Because we did not directly compare the safety and efficacy of RYGB in patients with class I obesity to results in more obese patients who would traditionally qualify for bariatric surgery, we cannot make strong conclusions regarding contrasts between these two populations. Nevertheless, the 88% diabetes remission rate we found in patients with BMI <35 kg/m2 seems at least comparable to that observed among conventional bariatric surgery patients with BMI >35 kg/m2, in whom diabetes remission rates are historically 80–85% (8,9,12,13). Likewise, the operation seemed to be at least as safe, or perhaps safer, in our less obese cohort as in heavier patients. Our rates of mortality, major morbidity, and minor morbidity were 0, 0, and 15%, respectively, compared with expected rates of 0.2, 4–5, and 10–15% in patients with BMI >35 kg/m2 undergoing LRYGB (8,10,11). Although excessive weight loss is a theoretical concern for less obese individuals undergoing weight-reducing surgery, this did not occur in our study. The lowest postoperative BMI we observed was 23.6 kg/m2 (solidly within the healthy-weight range), and evidence of malnutrition was not manifest in any subject. In summary, among our patients with BMI 30–35 kg/m2, both the safety and efficacy of LRYGB to treat type 2 diabetes seemed to be at least as good or perhaps better than is typically expected in patients with BMI >35 kg/m2.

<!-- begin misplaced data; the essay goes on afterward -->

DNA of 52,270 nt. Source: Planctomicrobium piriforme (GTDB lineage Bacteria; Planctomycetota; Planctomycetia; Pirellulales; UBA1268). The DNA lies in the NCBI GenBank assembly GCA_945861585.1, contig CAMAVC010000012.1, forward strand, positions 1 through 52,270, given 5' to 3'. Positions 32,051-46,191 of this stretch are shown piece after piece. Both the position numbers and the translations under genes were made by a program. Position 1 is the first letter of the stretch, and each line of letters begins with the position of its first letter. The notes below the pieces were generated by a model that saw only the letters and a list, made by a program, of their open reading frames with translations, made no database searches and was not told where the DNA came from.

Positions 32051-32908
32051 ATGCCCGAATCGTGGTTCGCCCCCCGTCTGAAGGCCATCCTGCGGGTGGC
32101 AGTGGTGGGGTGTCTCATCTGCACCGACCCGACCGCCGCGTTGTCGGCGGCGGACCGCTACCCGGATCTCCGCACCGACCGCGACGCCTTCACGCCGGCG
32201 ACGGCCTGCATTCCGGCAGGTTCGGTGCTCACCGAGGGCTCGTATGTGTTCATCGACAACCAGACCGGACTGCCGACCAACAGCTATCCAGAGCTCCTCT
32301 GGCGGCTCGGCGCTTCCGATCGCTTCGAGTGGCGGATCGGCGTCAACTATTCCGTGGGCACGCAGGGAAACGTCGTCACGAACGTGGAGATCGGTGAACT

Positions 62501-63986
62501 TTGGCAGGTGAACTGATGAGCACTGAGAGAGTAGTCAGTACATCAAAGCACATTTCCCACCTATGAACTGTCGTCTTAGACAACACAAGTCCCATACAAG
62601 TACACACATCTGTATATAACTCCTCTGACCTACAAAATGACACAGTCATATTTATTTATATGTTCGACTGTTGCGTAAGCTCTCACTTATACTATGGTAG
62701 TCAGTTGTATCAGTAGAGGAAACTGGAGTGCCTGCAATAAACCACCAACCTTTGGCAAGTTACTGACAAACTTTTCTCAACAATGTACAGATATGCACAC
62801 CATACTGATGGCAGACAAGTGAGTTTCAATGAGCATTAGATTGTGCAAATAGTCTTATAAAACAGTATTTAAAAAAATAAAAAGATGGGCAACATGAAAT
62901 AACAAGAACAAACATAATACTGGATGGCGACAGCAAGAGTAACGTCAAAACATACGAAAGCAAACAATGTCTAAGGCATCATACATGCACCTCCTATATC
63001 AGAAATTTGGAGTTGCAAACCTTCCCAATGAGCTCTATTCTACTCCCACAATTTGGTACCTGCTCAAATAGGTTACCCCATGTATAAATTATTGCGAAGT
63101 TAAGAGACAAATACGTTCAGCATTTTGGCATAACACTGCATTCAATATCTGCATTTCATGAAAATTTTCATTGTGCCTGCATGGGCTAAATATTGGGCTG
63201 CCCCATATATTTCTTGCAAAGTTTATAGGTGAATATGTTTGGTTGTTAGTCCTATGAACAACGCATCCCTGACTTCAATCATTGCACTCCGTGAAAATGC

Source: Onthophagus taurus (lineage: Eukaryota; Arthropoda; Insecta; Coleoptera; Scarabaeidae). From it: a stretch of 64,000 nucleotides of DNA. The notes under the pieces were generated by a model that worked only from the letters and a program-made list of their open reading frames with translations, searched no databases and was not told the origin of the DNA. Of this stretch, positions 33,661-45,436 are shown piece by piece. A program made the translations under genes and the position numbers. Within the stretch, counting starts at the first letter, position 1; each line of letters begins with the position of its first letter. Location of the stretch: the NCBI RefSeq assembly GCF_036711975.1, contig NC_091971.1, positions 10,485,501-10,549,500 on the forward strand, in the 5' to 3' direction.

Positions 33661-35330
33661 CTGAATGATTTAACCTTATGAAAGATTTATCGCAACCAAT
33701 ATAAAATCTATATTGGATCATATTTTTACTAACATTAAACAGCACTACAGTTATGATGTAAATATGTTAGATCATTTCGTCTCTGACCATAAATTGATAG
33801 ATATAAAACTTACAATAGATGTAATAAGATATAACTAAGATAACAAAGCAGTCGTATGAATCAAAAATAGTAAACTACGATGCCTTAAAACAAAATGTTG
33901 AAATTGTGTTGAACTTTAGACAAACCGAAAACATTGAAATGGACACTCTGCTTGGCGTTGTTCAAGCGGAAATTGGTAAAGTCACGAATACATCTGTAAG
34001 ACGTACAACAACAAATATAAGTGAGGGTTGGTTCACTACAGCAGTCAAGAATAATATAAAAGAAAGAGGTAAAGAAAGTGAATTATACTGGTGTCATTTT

We observed impressive effects of RYGB on diabetes even though our subjects had very severe diabetes. A previous 2-year examination of laparoscopic adjustable gastric banding (LAGB) to treat type 2 diabetes in adults with BMI 30–40 kg/m2 reported an excellent 73% diabetes remission rate; but those subjects had very mild diabetes, with disease duration of <2 years in all cases, only 3% taking insulin, and average preoperative HbA1c 7.7% (24,25). In contrast, we observed an even higher 88% diabetes remission rate after RYGB in patients with class I obesity, despite our subjects having very severe diabetes (disease duration 12.5 ± 7.4 years, 15% taking insulin, and preoperative HbA1c poorly controlled at 9.7 ± 1.5%). Duration of disease and insulin usage are the strongest predictors of diabetes persisting after RYGB in patients with BMI >35 kg/m2 (9,12,13); yet although our study subjects had longstanding, poorly controlled diabetes, and many were insulin requiring, the large majority achieved disease remission. In short, among patients with BMI <35 kg/m2, we found a higher diabetes remission rate with longer follow-up and more subjects than has been observed following LAGB, despite our patients having far more severe diabetes.
Although weight loss undoubtedly plays an important long-term role in improving glycemia after RYGB, several of our findings are consistent with additional weight-independent antidiabetes effects of this operation, as has previously been proposed (5,15,16,23). We found no relationship between change in body weight and change in HbA1c at any postoperative time point from 6 months through 6 years. Likewise, we found no correlation between changes in body weight and FPG until 5 years after surgery, even though all of the patients who experienced diabetes remission had achieved such remission by just 6 months. There also was no relationship between the amount of weight lost and the magnitude of improvement in β-cell sensitivity to glucose. Finally, there were no apparent differences in the time-course curves for loss of either body weight or waist circumference among patients who experienced full remission versus only improvement of diabetes.